Were Rod Rosenstein to resign as deputy attorney general, the Department of Justice’s rules of succession dictate that Solicitor General Noel Francisco would assume his post, pending President Donald Trump appointing someone outside the rules of succession.
Francisco is currently the third-highest ranking official in the Department of Justice and would take over supervision of the Robert Mueller-run special counsel investigation, which has been ongoing since May 2017. Francisco would hypothetically have the authority to fire Mueller and end the investigation, were he to assume the new position.
Francisco has rock-ribbed conservative credentials. He is a veteran clerk of late Supreme Court justice Antonin Scalia and worked for the George W. Bush legal team during the Florida recount and the Bush White House as associate counsel to President Bush. Francisco worked for the Department of Justice in the Bush administration before moving back to private practice, where he argued multiple cases before the Supreme Court.
Interestingly, Francisco is no fan of special counsels and is a firm advocate for the president’s constitutional power to shape the bureaucracy around him. He rebuked the vast investigative authority of “career prosecutors” looking into presidential administrations and has argued before the Supreme Court that the president has the authority to directly hire-and-fire every federal official who are behaving in a “subordinate” manner.
Francisco wrote, “The Constitution gives the president what the framers saw as the traditional means of ensuring accountability: the power to oversee executive officers through removal. The president is accordingly authorized under our constitutional system to remove all principal officers, as well as all ‘inferior officers’ he has appointed.”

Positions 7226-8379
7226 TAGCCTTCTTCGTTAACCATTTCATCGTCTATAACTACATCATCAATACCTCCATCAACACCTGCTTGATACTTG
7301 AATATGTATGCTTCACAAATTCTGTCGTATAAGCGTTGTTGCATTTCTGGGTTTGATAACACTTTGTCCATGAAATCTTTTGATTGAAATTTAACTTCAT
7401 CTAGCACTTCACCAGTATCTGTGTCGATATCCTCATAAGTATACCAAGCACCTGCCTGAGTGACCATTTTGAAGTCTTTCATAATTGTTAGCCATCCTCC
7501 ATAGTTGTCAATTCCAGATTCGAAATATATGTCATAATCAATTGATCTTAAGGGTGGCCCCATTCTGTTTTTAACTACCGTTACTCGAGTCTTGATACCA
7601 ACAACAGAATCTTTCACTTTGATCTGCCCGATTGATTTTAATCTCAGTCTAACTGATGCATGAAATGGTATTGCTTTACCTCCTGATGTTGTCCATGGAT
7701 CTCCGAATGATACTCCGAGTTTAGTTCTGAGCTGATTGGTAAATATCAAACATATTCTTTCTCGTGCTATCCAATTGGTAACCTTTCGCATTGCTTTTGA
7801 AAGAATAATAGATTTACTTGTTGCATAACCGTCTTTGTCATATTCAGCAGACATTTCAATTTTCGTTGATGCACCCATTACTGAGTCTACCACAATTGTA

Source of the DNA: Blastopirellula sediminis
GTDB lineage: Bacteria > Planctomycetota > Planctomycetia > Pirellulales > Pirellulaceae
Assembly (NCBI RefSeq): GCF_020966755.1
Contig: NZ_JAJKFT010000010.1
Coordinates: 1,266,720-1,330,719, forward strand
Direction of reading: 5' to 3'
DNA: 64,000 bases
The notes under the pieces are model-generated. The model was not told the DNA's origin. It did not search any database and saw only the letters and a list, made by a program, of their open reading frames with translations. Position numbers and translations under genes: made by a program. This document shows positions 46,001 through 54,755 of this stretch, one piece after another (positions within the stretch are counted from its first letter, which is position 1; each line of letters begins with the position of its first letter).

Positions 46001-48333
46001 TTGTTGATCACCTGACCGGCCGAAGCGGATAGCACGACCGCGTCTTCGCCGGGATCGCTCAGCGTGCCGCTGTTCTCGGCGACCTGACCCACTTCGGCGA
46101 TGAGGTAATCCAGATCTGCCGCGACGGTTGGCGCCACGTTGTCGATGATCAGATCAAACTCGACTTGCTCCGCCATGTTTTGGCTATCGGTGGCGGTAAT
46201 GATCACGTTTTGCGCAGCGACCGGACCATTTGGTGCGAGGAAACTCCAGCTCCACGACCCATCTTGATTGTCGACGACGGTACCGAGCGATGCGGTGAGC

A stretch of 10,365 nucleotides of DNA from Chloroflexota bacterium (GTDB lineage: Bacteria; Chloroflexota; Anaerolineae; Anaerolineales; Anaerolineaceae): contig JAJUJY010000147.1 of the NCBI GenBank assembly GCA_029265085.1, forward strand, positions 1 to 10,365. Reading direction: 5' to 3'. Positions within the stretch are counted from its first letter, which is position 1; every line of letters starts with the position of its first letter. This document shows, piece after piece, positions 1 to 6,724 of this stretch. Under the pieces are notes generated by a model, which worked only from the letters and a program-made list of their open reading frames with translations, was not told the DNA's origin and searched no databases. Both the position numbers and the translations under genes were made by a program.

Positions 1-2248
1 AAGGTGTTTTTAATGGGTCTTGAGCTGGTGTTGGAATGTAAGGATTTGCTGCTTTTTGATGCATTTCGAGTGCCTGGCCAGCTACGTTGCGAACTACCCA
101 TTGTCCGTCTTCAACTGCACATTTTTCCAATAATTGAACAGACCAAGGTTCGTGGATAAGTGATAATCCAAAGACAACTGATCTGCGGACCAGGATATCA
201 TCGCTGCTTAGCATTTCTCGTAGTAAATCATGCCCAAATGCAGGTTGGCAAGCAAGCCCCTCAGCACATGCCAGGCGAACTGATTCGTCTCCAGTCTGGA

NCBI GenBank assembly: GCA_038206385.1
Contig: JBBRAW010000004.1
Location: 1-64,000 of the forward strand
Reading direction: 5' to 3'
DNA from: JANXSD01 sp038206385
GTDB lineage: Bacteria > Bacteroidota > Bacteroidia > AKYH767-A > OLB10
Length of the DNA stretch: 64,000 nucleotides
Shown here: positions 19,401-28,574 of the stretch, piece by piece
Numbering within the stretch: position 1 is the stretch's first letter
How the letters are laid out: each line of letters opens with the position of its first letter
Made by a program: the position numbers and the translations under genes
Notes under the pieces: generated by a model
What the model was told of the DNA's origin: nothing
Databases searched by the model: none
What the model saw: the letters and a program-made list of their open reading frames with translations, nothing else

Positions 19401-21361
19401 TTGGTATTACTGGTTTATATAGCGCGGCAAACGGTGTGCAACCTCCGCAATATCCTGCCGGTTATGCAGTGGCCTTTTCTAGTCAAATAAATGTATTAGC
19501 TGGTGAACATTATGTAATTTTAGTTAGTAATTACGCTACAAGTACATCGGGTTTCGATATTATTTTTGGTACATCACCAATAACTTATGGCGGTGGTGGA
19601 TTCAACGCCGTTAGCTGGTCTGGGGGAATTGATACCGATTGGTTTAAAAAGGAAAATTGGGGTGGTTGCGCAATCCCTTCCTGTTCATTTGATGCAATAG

According to Law and Crime:
When pressed as to whether it would be appropriate for the Department of Justice to appoint a special counsel to investigate the Bush administration, Francisco said, “I don’t think it would be appropriate.”
He continued, saying, “My own personal belief is that when you hand these issues off to the career prosecutors in the public integrity sections in the U.S. attorneys’ offices in the Department of Justice, those attorneys are generally better able to assess whether a case should be pursued.”
Francisco believes the Constitution empowers the president to directly hire-and-fire each and every official who has power via the executive branch. Appearing before the Supreme Court in February of this year during a case regarding administrative law judges at the Securities and Exchange Commission, Francisco argued, “The president’s constitutional responsibility to faithfully execute the laws requires adequate authority to remove subordinate officers.”
The solicitor general continued, “The framers understood the close connection between the president’s ability to discharge his responsibilities as head of the executive branch and his control over its personnel. … The president’s ability to execute the law is thus inextricably linked to his authority to hold his subordinates accountable for their conduct.”
Francisco has also publicly rebuked former FBI Director James Comey for refusing to prosecute Hillary Clinton for her misuse of government email and classified information. The op-ed accuses Comey of treating Clinton with “kid gloves” and cow-towing to powerful “political interests” in the controversial 2016 case.
Francisco has also come out on the record supporting some of the more more controversial policies of the administration, including Trump’s travel ban.
Texas Republican Sen. Ted Cruz recently raised the prospect of Noel Francisco being on the Supreme Court, were the Kavanaugh nomination to fall through.
“Number one, U.S. Solicitor General Noel Francisco — he just argued and won the travel ban case in front of the Supreme Court — would make a phenomenal justice,” Cruz said.